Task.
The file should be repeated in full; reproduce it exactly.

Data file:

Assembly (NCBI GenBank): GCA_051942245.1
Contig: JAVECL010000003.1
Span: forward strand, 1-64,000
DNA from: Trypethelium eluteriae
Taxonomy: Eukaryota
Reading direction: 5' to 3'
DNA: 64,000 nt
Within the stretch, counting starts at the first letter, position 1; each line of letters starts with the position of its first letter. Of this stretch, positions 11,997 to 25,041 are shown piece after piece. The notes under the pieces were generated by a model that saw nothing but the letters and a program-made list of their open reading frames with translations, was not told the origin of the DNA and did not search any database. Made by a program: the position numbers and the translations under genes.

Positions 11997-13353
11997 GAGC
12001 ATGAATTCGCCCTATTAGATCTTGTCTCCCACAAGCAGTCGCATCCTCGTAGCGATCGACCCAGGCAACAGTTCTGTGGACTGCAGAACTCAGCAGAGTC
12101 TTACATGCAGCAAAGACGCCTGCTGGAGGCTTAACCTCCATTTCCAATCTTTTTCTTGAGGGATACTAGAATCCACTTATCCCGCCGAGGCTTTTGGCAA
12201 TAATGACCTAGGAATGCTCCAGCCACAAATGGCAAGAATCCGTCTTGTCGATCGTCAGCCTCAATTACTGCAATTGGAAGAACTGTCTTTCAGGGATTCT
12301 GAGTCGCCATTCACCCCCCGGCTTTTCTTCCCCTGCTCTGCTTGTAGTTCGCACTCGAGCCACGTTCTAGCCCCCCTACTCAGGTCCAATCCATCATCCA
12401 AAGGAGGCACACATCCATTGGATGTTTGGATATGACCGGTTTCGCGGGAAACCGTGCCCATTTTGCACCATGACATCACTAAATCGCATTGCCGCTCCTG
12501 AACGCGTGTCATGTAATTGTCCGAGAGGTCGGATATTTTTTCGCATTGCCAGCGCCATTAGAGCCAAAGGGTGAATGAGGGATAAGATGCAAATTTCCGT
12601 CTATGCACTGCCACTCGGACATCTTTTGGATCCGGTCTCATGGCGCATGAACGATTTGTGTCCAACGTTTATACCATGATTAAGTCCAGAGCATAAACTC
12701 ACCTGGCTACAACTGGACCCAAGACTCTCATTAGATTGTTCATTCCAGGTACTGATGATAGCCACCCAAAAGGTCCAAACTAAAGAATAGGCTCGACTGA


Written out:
Assembly (NCBI GenBank): GCA_051942245.1
Contig: JAVECL010000003.1
Span: forward strand, 1-64,000
DNA from: Trypethelium eluteriae
Taxonomy: Eukaryota
Reading direction: 5' to 3'
DNA: 64,000 nt
Within the stretch, counting starts at the first letter, position 1; each line of letters starts with the position of its first letter. Of this stretch, positions 11,997 to 25,041 are shown piece after piece. The notes under the pieces were generated by a model that saw nothing but the letters and a program-made list of their open reading frames with translations, was not told the origin of the DNA and did not search any database. Made by a program: the position numbers and the translations under genes.

Positions 11997-13353
11997 GAGC
12001 ATGAATTCGCCCTATTAGATCTTGTCTCCCACAAGCAGTCGCATCCTCGTAGCGATCGACCCAGGCAACAGTTCTGTGGACTGCAGAACTCAGCAGAGTC
12101 TTACATGCAGCAAAGACGCCTGCTGGAGGCTTAACCTCCATTTCCAATCTTTTTCTTGAGGGATACTAGAATCCACTTATCCCGCCGAGGCTTTTGGCAA
12201 TAATGACCTAGGAATGCTCCAGCCACAAATGGCAAGAATCCGTCTTGTCGATCGTCAGCCTCAATTACTGCAATTGGAAGAACTGTCTTTCAGGGATTCT
12301 GAGTCGCCATTCACCCCCCGGCTTTTCTTCCCCTGCTCTGCTTGTAGTTCGCACTCGAGCCACGTTCTAGCCCCCCTACTCAGGTCCAATCCATCATCCA
12401 AAGGAGGCACACATCCATTGGATGTTTGGATATGACCGGTTTCGCGGGAAACCGTGCCCATTTTGCACCATGACATCACTAAATCGCATTGCCGCTCCTG
12501 AACGCGTGTCATGTAATTGTCCGAGAGGTCGGATATTTTTTCGCATTGCCAGCGCCATTAGAGCCAAAGGGTGAATGAGGGATAAGATGCAAATTTCCGT
12601 CTATGCACTGCCACTCGGACATCTTTTGGATCCGGTCTCATGGCGCATGAACGATTTGTGTCCAACGTTTATACCATGATTAAGTCCAGAGCATAAACTC
12701 ACCTGGCTACAACTGGACCCAAGACTCTCATTAGATTGTTCATTCCAGGTACTGATGATAGCCACCCAAAAGGTCCAAACTAAAGAATAGGCTCGACTGA